June 3, 2018, 10 months ago

Mark Gromen

gallery heavy metal slayer behemoth anthrax lamb of god testament

A cynic would say the other four bands were lining up, to ascend the throne abdicated by Slayer. Wiser heads realize both Behemoth (my choice for likely successor) and Lamb Of God supported the Reigning champs last year, even before their announced retirement, while contemporaries, Anthrax and Testament are stylistically a far cry from the Araya/King clan. Here's a brief synopsis of June 2nd, in Holmdel, NJ.

TESTAMENT: Strange to see a band whom I've witnessed play to 40-60,000, at Wacken, relegated to a 35 warm-up slot, with only about half the seated bowl occupied. Then again, all are headliners today. Seven songs almost evenly split between the ‘80s and modern day. "Rise Up" sees green lit Chuck Billy, on the central riser, between two of the vertically erupting smoke columns. "Electric Crown" is the first oldie aired. The two guitarists, Eric Peterson and Alex Skolnick, get together, of a rare moment, on "The Pale King". As smoke plumes shoot skyward, the concluding "Disciples Of The Watch" sees Billy continue to traverse the stage. His final roar of "disciples" echoing as the band leave the stage, but not before the beefy frontman goes to the stage edge, to distribute some souvenir picks (what does he care, they're not his!).

BEHEMOTH: Like Testament, Nergal and his Polish black metal machine mix old and new material, beginning with "Ov Fire And The Void". Despite temps in the ‘90s, the cowl wearing corpse-painted cancer survivor/guitarist/singer/mastermind is as frenetic as the description I just authored. He moves about the stage (up and down on the risers), interacts with the audience and still has time to return to his double snake adorned podium, to deliver the lyrics. Nice to see the blue lit "Demigod" return to the set, drummer Inferno pin wheeling his hair, as he plays. "Ora Pro Nobis Lucifer" follows, melodic, but heavy as Hell (an ode to its denizen). Strobe flash in time to the thunderous drums. Tailgaters must be hungry, or trying to stake out a spot for Anthrax. While the seating bowl is still half filled, the lawn is densely packed. Bassist Orion sits blood (planned), as Behemoth heads towards the end. Know it's about presentation, but after such a ripping start, the slower, orchestrated "O Father O Satan O Sun!" finale (especially for a crowd that's not 100% cure of your material anyway) is anti-climactic. Would have ended with another raging number.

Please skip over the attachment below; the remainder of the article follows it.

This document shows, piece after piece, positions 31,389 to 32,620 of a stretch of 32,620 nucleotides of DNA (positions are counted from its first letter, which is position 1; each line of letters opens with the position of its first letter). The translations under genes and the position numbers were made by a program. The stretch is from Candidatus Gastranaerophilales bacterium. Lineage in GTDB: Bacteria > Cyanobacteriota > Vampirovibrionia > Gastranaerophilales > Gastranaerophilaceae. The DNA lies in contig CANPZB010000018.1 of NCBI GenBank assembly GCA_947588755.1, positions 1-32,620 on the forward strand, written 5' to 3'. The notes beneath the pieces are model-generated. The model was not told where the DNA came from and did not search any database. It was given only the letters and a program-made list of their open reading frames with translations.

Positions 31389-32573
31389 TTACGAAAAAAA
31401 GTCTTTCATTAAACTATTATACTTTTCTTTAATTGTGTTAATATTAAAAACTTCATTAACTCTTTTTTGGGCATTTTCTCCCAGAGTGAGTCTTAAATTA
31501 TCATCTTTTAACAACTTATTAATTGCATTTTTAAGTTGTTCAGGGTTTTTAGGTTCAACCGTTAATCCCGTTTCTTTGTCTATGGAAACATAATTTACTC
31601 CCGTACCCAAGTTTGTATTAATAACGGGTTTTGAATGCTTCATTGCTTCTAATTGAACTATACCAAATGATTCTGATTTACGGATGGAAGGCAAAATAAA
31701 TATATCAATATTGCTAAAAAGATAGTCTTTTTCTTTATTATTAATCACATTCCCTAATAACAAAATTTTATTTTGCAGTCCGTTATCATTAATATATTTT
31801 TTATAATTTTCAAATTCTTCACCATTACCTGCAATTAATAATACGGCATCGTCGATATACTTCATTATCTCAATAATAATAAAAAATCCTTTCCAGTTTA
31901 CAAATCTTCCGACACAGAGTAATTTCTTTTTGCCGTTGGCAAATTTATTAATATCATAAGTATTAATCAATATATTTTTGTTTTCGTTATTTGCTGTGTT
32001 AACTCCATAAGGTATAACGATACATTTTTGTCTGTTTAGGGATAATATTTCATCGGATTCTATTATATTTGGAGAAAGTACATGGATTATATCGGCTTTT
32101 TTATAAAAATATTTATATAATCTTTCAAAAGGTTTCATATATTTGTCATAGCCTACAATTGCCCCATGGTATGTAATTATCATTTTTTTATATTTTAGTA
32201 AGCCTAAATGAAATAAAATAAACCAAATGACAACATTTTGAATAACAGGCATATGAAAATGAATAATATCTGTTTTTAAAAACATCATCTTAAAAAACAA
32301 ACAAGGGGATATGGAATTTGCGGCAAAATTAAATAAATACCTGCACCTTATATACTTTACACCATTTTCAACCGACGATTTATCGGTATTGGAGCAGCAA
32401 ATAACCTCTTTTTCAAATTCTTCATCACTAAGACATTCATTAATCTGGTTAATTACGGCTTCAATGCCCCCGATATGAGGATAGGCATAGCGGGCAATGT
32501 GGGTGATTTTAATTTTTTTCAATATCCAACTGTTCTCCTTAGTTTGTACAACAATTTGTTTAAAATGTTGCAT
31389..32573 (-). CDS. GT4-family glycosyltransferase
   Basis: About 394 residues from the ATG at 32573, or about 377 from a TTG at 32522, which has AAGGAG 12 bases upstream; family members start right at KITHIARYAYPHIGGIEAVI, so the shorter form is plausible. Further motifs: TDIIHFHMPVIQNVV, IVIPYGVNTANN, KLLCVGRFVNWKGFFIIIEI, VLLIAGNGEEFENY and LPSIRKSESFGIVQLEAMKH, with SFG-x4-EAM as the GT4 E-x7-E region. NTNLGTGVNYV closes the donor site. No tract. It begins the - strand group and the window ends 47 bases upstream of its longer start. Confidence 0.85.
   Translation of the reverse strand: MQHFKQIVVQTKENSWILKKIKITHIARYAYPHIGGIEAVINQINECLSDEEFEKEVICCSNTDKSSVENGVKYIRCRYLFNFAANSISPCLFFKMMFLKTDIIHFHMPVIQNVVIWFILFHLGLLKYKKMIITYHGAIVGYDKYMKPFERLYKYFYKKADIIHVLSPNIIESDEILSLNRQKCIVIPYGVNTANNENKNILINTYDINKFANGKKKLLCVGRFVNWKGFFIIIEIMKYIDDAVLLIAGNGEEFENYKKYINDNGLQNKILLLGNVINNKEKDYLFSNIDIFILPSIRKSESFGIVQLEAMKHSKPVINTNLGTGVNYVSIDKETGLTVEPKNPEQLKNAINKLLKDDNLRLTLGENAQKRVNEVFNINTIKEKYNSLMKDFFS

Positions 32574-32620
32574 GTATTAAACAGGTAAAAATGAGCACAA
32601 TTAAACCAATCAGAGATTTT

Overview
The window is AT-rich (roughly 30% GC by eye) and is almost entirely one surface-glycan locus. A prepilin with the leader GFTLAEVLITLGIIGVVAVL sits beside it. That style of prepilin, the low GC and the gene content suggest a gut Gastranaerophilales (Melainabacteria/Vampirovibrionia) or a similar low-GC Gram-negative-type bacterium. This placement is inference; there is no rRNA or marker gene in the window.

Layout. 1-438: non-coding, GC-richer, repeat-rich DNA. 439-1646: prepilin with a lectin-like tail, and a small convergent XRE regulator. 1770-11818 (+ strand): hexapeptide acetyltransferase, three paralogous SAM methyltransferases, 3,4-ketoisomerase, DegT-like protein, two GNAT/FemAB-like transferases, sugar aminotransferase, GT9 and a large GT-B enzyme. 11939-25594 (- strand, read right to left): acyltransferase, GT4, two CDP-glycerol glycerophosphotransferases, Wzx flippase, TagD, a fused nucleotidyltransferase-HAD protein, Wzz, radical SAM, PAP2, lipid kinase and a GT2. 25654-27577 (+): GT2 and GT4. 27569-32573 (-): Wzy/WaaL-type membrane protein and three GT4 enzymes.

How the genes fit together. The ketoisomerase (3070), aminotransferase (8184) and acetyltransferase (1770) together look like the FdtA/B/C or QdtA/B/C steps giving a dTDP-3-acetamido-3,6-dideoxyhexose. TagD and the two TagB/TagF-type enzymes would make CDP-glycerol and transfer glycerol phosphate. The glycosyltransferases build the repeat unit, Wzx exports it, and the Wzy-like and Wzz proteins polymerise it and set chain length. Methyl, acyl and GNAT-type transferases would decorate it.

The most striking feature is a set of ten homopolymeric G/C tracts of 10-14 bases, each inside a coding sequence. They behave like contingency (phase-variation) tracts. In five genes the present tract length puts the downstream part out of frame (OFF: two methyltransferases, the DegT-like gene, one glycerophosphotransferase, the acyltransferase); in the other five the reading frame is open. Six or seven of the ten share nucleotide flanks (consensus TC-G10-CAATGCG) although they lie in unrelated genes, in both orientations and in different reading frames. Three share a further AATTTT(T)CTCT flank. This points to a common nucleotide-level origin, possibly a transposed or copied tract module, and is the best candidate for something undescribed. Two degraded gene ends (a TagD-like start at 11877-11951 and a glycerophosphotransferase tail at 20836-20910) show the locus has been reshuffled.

ANTHRAX: Hard to believe but Joey Belladonna claimed the NYC natives never played PNC Arts Center before. Anthrax opted almost exclusively for the hits (whether or not they wrote them). "Caught In A Mosh" getting everyone in party mode, from the word go. Surprised to see "Got The Time" in a seven song set, but not as shocked as the beer drinking fan who got a mid-song selfie with Joey, when the singer ran into the wings. "Madhouse" is a massive sing-along, crowd handling the titular chorus. When Scott Ian goes center stage, for "I Am The Law", Belladonna steals picks from the guitarist's mic stand and flicks them into the audience. It's three across the stage, with "other guitarist" Jon Donais taking the lead. Gene Hoglan, who already performed with Testament, was subbing, on low profile drums (no cymbals, so you can see his face). Ian talks, prior to "Evil Twin", the lone inclusion from the last 28 years, as Joey gets everyone to throw fists into the air. Bassist Frank Bello is out front, leading the charge, for "Antisocial". As he gallops and leaps about, for the closing "Indians", Belladonna dons a baseball cap, but it has nothing to do with Cleveland.

LAMB OF GOD: Doing themselves no favors w/ photographers (already restricted to the soundboard) with deep reds for opening "Omerta". Not really supporting any release, strong set of established favorites. Stage arranged with staircase ascending to the pure American metal flag LOG has adopted. Up early in the running order, "Walk With Me In Hell" sees dreadlocked Randy Blythe frequently atop the wire cage riser, center stage. By the fourth song, it's dark enough that the Jumbotrons either side the stage, are visible. "Now You've Got Something To Die For" is emphasized with both hands, simultaneously, thrust overhead. First song into the encore, Blythe asks for a circle pit, on "Laid To Rest", despite concrete and seats in the arena and standing sardine-like out on the grassy lawn. "Redneck" finale was appropriately lit.

SLAYER: A full report is available on the main page of BraveWords.com Suffice to say that at some point someone will hopefully commit this fiery visual spectacle to film, to relive again and again, in the band's absence.  

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